Set up Splunk APM 🔗
Monitor traces from your distributed applications with Splunk APM. A trace is a collection of actions, or spans, that occur to complete a transaction. You can use trace data to analyze application performance, alert on metrics for trace data, and correlate trace data with logs and other resources.
For an example that shows you how to identify the root cause of issues with APM, see Example APM root cause investigation.
For an overview of important terms and concepts in Splunk APM, see APM terms and concepts.
The following sections describe how to start exporting trace data to APM and analyzing application performance.
Step 1. Collect application data with an OpenTelemetry Collector 🔗
As a first step to collecting data from your application, you should deploy the OTel Collector. This will allow you to export spans and traces from Kubernetes, Linux, and Windows hosts and containers to Observability Cloud.
To collect spans and traces from an infrastructure resource, select Navigation menu > Data setup and search for the host type or containerized environment you want to collect spans and traces from.
environment span tag to filter services by environment and easily monitor multiple environments separately.
See these pages for more information about sending host or container data to Observability Cloud:
If you use Amazon ECS (Amazon Elastic Container Service), Amazon Elastic Compute Cloud with Fargate (Amazon EC2/Fargate), or Docker, then continue using the SignalFx Smart Agent rather than the Splunk Distribution of OpenTelemetry Collector. While OpenTelemetry development continues, only the Smart Agent currently supports Amazon ECS, Amazon EC2/Fargate, and Docker.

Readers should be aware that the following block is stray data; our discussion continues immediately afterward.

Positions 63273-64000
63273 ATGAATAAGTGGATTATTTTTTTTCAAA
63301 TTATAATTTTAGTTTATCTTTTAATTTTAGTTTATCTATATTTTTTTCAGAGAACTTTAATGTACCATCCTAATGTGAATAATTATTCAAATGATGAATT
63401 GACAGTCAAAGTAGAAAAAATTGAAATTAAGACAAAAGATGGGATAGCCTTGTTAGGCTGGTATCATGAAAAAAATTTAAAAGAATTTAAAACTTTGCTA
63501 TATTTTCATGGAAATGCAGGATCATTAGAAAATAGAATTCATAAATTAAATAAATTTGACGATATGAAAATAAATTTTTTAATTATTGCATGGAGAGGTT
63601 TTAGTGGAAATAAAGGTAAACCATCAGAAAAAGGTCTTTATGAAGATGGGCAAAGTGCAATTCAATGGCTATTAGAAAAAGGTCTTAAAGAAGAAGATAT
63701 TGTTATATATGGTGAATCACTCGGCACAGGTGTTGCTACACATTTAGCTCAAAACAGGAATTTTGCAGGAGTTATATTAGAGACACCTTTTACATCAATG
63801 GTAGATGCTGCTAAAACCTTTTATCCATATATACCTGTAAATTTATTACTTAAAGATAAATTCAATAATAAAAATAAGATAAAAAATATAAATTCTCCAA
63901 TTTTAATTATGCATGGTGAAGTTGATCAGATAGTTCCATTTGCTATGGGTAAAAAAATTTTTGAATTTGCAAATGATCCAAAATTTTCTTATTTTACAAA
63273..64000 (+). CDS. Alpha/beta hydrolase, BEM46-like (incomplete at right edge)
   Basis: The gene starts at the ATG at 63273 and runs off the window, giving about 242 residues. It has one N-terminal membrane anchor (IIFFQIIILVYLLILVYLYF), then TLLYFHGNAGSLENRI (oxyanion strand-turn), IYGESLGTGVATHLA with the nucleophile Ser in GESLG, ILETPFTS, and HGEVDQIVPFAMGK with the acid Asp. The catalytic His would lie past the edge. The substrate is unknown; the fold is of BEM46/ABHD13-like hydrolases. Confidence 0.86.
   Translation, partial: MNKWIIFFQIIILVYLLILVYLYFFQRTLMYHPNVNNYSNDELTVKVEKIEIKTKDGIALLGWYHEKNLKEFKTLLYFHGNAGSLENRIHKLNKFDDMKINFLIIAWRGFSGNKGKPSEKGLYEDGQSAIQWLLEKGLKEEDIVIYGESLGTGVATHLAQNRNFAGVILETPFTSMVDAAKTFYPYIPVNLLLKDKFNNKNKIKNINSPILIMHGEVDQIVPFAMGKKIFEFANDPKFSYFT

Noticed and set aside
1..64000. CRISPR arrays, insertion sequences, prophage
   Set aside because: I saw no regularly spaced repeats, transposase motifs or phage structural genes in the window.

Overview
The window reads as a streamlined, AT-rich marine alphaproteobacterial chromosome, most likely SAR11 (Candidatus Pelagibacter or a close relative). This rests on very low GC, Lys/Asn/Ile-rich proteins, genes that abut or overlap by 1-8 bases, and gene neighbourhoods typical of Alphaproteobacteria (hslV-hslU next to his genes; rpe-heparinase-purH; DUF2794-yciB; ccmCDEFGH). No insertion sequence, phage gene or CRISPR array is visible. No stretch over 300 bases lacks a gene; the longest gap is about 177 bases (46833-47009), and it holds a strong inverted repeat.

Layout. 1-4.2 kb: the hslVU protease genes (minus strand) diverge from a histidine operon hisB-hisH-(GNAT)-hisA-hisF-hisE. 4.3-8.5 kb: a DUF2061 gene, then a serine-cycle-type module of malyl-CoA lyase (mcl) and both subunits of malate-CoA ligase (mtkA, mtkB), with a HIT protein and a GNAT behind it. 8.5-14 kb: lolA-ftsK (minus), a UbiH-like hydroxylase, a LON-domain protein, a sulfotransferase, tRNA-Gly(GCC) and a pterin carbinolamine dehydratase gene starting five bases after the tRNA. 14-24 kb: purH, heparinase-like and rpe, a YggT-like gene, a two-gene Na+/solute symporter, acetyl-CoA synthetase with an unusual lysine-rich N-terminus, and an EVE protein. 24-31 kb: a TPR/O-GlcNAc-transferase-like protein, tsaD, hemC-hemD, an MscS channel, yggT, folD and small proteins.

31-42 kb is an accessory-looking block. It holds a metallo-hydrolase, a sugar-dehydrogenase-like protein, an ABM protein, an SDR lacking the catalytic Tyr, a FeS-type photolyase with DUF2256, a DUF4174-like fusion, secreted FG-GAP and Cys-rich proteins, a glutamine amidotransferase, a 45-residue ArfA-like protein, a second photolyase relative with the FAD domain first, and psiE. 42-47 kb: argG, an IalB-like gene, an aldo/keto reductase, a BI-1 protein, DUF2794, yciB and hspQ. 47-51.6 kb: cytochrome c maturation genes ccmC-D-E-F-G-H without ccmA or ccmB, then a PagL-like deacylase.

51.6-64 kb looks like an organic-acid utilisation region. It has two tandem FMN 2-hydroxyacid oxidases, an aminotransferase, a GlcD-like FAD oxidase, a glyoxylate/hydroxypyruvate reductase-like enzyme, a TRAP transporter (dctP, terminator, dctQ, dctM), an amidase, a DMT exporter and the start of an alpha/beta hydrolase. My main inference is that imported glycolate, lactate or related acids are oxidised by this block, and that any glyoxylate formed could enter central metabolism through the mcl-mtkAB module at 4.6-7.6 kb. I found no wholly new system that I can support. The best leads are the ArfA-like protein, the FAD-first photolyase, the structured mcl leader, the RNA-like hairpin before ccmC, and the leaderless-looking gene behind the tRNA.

Step 2. Instrument your applications 🔗
Observability Cloud provides supported integrations that instrument services running supported programming languages. Each integration deploys a Splunk distribution of OpenTelemetry instrumentation based on the service’s language. If you did not deploy an OpenTelemetry Collector on the host or in the Kubernetes cluster the service is running in, do that first.
Next, you can export spans to an OpenTelemetry Collector running on the host or in the Kubernetes cluster that you deployed in the previous step. How you specify the OpenTelemetry Collector endpoint depends on the language you are instrumenting. For more information, see the page for the language you are instrumenting in the list below.
To collect spans and traces from a service, select Navigation menu > Data setup and search for an instrumentation library for the service you want to instrument.
See the following pages to learn how to instrument a service or application running in each of these languages:
Step 3. Verify that your data is coming in 🔗
Once you have instrumented your integrations, select Observability > APM and check that you can see your application data in the dashboard.
If your data is not appearing in Splunk APM as you expect, see Troubleshoot your instrumentation.
Step 4. Start monitoring and troubleshooting your applications 🔗
Break down service performance by indexing span tags. You can use span tags to generate custom request, error, and duration (RED) metrics for services. RED metrics for indexed span tags are known as Troubleshooting MetricSets. By indexing span tags to generate Troubleshooting MetricSets, you can analyze service performance by specific characteristics and attributes of each service. To set up span tags, see Analyze service performance with span tags.
You can also correlate related traces to monitor and troubleshoot the collections of traces that make up end-to-end transactions in your system. To learn more about Business Workflows, see Correlate traces to track workflows.